Yengst says he does try to be optimistic, but “this is really the saddest damned thing I’ve ever seen. It’s the hardest time I’ve ever had in my life, trying to talk about markets. Some people really are trying to make something out of nothing right now, and I take my hat off to a few of them because they are succeeding at it,” he says. “When you really get down to the nitty gritty, the rubber on the road kind of thing, we’re in a very serious problem and we’re not coming out of it very well or very fast. It is just such a tough, tough market to be in – and a hard one to talk about – other than I think we’re going to get some relief as we go along, but it’s going to be slow.”
His advice on disposable fleet? “Hang on to it, if it works, if it’s functional. If it’s not totally rusted out and a real problem from a maintenance standpoint, hang on to it,” he says. “Eventually, if you feel that you need to get rid of it, it certainly is not going to get beat up anymore than it already is, if it’s just sitting there. As long as you don’t have a really serious cash flow problem – and you’re not going to get that much out of it anyway.”
Others would argue that.
Exactly two weeks before that Ritchie Bros. auction in Connecticut, an Ontario-based buyer bought a 2004 Caterpillar D7R XR II crawler tractor at a web-exclusive IronPlanet auction for $172,000. From an opening bid of $100,000, the dozer was on the clock for 12 minutes and drew 32 bids. Good deal compared to the crawlers that moved at the later Ritchie Bros. auction? Impossible to say, absent detailed machine information, but it’s undoubtedly something to ponder for sellers and buyers alike.
Who can you trust?
He’s biased, he admits, but “the OEM’s dealer is your most trusted source” on used equipment, says Kurt Tisdale.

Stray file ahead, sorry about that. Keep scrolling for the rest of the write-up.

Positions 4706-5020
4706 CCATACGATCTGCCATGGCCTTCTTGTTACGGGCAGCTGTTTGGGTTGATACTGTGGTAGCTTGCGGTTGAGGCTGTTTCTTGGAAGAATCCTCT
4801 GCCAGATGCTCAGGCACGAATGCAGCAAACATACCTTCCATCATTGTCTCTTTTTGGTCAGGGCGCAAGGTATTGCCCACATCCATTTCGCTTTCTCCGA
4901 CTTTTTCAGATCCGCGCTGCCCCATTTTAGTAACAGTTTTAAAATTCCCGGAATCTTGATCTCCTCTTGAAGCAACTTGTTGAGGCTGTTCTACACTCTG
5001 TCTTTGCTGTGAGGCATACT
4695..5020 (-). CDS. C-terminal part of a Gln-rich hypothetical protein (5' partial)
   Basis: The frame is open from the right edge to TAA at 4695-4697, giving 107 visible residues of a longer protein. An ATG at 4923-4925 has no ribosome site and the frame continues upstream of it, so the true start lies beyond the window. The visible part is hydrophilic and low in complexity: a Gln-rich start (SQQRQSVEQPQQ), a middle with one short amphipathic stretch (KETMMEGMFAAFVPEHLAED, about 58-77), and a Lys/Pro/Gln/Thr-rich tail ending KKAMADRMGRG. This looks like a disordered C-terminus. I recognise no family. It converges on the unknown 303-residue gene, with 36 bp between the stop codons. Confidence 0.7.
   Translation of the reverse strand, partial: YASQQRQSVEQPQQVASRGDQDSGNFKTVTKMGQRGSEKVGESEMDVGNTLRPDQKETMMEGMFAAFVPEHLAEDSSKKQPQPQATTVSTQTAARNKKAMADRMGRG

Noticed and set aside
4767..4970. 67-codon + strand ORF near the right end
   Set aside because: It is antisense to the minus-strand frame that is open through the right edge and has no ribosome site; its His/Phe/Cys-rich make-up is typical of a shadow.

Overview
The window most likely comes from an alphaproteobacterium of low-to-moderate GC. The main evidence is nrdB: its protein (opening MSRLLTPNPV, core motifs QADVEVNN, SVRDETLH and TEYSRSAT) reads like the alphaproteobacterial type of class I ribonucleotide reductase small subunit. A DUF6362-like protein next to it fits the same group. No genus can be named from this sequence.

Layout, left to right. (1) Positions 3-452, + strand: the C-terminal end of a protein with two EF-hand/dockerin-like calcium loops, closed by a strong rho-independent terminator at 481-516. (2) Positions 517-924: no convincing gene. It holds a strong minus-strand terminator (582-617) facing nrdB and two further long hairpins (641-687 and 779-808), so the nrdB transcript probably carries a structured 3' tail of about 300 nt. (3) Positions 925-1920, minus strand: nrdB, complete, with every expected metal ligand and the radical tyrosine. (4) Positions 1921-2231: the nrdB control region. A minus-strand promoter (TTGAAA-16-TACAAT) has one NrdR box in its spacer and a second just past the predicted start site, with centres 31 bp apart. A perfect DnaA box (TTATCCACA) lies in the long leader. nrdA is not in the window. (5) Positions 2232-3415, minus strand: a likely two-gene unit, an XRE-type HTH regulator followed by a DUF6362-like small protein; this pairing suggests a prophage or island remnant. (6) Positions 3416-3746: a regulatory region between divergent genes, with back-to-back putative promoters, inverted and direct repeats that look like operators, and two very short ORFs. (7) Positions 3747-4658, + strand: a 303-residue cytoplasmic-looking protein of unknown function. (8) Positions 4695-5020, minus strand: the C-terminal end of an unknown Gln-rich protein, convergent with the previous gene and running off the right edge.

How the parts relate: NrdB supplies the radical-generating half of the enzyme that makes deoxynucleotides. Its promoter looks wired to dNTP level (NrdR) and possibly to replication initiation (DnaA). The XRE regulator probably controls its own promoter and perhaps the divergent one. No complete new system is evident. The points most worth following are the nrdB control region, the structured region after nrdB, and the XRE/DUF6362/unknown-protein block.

“Whether it is us or our competitors,” says the general manager of Caterpillar Used Equipment Services, “the authorized dealers have access to the technical information, and they have access to more of the warranty and history of repairs and maintenance than anybody else.”
His advice to fleet managers looking at the used market to add pieces is “to just be very careful when you see a nice paint job on any machine – to dig deeper.
“We’ve often found that a nice paint job is hiding something of concern,” he says, “but in the hurry to take advantage of a deal, it may influence a buyer’s decision more than it should. There are a lot of things to consider in that used purchase or sale. It’s not just the price. You really have to dive into what it’s going to cost on the make-ready and the repairs, the transportation time and expense, and the commission.”
Thorough inspection is key, says Tisdale. “It really comes down to trust with whomever you are in business with. I’m biased and believe the OEM dealership has that long-term trust with the contractor and the customer, and can provide information that’s really needed to make a wise decision. The machines are also a lot more sophisticated than they were a few years ago. With that sophistication comes the need to have a trained technician to be able to really diagnose and understand what we’ve got there.”
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